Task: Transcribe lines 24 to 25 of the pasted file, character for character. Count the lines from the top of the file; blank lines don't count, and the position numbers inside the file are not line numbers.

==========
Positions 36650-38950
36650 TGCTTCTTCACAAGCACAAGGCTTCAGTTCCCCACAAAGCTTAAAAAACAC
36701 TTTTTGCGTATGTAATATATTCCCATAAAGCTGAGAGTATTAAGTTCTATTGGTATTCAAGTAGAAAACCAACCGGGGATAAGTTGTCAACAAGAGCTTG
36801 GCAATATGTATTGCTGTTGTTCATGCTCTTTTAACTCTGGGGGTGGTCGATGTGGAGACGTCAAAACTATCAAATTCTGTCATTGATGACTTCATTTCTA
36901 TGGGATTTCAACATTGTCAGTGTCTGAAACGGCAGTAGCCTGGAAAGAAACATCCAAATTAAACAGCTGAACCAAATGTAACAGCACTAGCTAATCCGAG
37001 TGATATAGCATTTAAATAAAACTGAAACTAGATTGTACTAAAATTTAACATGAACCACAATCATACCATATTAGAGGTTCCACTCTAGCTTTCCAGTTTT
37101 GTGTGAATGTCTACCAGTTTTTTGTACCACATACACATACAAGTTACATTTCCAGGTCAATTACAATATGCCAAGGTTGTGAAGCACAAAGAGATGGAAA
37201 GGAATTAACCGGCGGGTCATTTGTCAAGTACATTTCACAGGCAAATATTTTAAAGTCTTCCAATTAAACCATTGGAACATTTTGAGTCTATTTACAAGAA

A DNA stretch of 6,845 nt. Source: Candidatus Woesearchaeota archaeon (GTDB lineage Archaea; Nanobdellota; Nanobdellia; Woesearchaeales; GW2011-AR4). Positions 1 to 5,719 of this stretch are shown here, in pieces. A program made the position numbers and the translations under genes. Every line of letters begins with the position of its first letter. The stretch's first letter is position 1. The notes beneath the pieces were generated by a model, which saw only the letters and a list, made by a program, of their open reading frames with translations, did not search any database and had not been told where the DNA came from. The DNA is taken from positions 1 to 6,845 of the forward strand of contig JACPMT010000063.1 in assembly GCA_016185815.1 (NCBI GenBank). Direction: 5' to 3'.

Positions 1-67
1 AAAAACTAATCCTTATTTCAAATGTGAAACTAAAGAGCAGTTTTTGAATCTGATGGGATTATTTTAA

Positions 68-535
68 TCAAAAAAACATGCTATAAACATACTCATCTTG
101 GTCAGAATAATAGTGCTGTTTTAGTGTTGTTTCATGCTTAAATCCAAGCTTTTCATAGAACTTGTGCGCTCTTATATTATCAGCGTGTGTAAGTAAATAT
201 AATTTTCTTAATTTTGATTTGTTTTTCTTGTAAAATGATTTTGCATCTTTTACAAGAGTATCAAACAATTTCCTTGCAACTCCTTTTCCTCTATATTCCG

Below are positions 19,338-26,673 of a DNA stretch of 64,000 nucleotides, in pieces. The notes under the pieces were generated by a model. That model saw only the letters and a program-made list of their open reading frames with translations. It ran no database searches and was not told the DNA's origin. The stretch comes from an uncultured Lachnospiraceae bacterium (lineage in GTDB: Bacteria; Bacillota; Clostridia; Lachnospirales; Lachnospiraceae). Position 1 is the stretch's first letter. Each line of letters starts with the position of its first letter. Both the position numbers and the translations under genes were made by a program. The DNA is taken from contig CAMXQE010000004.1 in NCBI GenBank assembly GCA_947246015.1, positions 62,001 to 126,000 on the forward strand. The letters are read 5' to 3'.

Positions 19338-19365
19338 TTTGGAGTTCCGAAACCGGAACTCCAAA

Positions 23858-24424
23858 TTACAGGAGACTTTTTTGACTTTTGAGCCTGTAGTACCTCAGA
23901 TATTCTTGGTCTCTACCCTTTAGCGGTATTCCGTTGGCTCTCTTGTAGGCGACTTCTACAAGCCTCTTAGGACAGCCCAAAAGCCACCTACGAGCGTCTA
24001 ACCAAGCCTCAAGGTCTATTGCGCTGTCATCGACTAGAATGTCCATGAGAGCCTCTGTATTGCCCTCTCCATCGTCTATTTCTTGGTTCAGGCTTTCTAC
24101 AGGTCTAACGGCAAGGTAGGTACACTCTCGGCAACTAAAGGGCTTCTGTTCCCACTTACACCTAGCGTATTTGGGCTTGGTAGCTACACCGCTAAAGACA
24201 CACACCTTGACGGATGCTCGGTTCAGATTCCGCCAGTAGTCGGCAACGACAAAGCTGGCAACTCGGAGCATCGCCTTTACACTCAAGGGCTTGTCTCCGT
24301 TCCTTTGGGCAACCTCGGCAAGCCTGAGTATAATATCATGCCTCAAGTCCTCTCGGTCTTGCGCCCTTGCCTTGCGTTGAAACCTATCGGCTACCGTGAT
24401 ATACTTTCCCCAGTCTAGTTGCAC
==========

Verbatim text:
24201 CACACCTTGACGGATGCTCGGTTCAGATTCCGCCAGTAGTCGGCAACGACAAAGCTGGCAACTCGGAGCATCGCCTTTACACTCAAGGGCTTGTCTCCGT
24301 TCCTTTGGGCAACCTCGGCAAGCCTGAGTATAATATCATGCCTCAAGTCCTCTCGGTCTTGCGCCCTTGCCTTGCGTTGAAACCTATCGGCTACCGTGAT